Appeal from Judgment of Sentence of the Court of Common Pleas, Criminal Division, of Allegheny County, No. CC 840208.
Vicki K. Horne, Greensburg, for appellant.
Edward M. Clark, Assistant District Attorney, Pittsburgh, for Com., appellee.
Rowley, Wieand and Del Sole, JJ.
[ 353 Pa. Super. Page 216]
The major issue raised in this direct appeal from a judgment of sentence imposed for driving while under the influence of alcohol is whether the Commonwealth's use of the results of field sobriety tests violated the guarantee against self-incrimination contained in Article I, Section 9 of the Pennsylvania Constitution. Appellant also challenges (1) the relevance of the results of a blood test taken two hours after arrest and (2) the Commonwealth's right to use the test results where the sample of his blood had been destroyed and was not available for independent testing. We affirm.
[ 353 Pa. Super. Page 217]
At or about 7:19 p.m. on February 14, 1984, Ronald Romesburg was stopped by an officer of the Tri-Area Joint Police Department on Route 19 North in northern Allegheny County after his car had been observed weaving back and forth between highway and berm. The officer smelled and noted a moderate odor of alcohol from appellant's breath. Romesburg's speech was slurred, and his eyes were bloodshot. He was asked to perform several field sobriety tests, which he was not able to perform adequately. Therefore, appellant was placed under arrest and taken to the Franklin Park Police Station. There a breathalyzer test was administered. When the breathalyzer malfunctioned, appellant was taken to Passavant Hospital where, at 9:22 p.m., a sample of his blood was drawn. An analysis of the blood sample established that appellant's blood alcohol concentration was .34 percent. There was also testimony that appellant had eaten breakfast (his only meal of the day) at 6:45 a.m. on February 14th, had drunk a beer about 1:00 p.m., and had been drinking after work at a local pub between 6:00 and 7:00 p.m. He left the pub about 7:00 p.m. Appellant was tried without jury and was found guilty of driving while under the influence of alcohol. A motion for a new trial was denied, and appellant was sentenced to forty-eight hours imprisonment and probation for two years less two days; appellant was also ordered to pay various fines and costs.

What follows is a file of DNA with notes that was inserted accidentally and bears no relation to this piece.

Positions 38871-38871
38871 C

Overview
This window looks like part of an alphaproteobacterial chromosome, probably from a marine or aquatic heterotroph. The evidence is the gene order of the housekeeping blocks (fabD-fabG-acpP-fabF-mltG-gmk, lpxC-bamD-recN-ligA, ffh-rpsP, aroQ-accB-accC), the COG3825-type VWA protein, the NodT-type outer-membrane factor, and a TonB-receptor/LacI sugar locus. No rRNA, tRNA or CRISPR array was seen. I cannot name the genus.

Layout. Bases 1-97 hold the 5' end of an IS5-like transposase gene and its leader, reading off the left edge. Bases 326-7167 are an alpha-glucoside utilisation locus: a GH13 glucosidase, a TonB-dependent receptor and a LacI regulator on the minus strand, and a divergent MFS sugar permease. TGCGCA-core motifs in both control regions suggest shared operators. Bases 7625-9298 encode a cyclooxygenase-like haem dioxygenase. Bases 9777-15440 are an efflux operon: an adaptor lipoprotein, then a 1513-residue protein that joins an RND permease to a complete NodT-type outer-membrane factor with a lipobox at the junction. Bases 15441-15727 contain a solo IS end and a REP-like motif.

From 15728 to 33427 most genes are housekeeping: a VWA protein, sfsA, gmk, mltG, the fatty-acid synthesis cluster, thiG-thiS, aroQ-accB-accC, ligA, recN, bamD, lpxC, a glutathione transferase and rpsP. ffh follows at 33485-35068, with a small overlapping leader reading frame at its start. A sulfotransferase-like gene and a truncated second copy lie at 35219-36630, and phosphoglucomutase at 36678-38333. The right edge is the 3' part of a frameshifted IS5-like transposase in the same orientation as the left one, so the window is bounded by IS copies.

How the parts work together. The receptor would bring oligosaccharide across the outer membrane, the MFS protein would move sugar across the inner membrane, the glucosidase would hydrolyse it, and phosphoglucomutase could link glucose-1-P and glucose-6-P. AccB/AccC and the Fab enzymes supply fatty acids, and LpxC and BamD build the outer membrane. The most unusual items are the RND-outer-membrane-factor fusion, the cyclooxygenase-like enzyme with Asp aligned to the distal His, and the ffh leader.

The fifth amendment of the United States Constitution provides that "[n]o person . . . shall be compelled in any criminal case to be a witness against himself. . . ." (emphasis added). This protection, it has been held, precludes self-incrimination only by the use of testimonial evidence. See: United States v. Wade, 388 U.S. 218, 221-223, 87 S.Ct. 1926, 1929-1930, 18 L.Ed.2d 1149, 1154-1155 (1967); Schmerber v. California, 384 U.S. 757, 761, 86 S.Ct. 1826, 1830, 16 L.Ed.2d 908, 914 (1966). Article I, section 9 of the Pennsylvania Constitution, by way of contrast, provides that "[i]n all criminal prosecutions, the accused . . . cannot be compelled to give evidence against himself. . . ." (emphasis added). Appellant argues that the protection guaranteed
[ 353 Pa. Super. Page 218]
by Article I, section 9 of the Pennsylvania Constitution is broader than the federal guarantee and includes, in addition to testimonial communications, non-testimonial evidence as well.
While it is true that the guarantees provided by our state constitution may provide greater protection than the guarantees of the federal constitution, Commonwealth v. Sell, 504 Pa. 46, 63-64, 470 A.2d 457, 466-467 (1983); Commonwealth v. Tate, 495 Pa. 158, 169-170, 432 A.2d 1382, 1387-1388 (1981), the appellate courts of Pennsylvania have consistently held that the protections against self-in-crimination afforded by the two constitutions are identical. See,. e.g., Commonwealth v. Hawthorne, 428 Pa. 260, 262-263, 236 A.2d 519, 520 (1968); Commonwealth v. Carrera, 424 Pa. 551, 553, 227 A.2d 627, 629 (1967); Commonwealth v. Fernandez, 333 Pa. Super. 279, 284, 482 A.2d 567, 569 (1984); Commonwealth v. Webster, 323 Pa. Super. 164, 172, 470 A.2d 532, 536 (1983) (collecting cases). Both state and federal proscriptions "have consistently been held to exclude only evidence which is testimonial in nature. Testimonial evidence is communicative evidence as distinguished from demonstrative or physical evidence." Commonwealth v. Fernandez, supra (citations omitted). The privilege protects an accused from the use of physical or moral compulsion to extract communications, Holt v. United States, 218 U.S. 245, 252-253, 31 S.Ct. 2, 6, 54 L.Ed. 1021, 1030 (1910), either in the form of testimony, writing, or other communicative act. Schmerber v. California, supra 384 U.S. at 765, 86 S.Ct. at 1833, 16 L.Ed.2d at 916-917. "Limiting the privilege to testimonial activity . . . serve[s] to apply it to those situations where the compulsion is most likely to be excessive or abused and where it is most likely to result in obtaining unreliable evidence." McCormick on Evidence, § 124, at 304 (3rd ed. 1984).
Field sobriety tests do not elicit testimonial or communicative evidence and, thus, do not trigger ...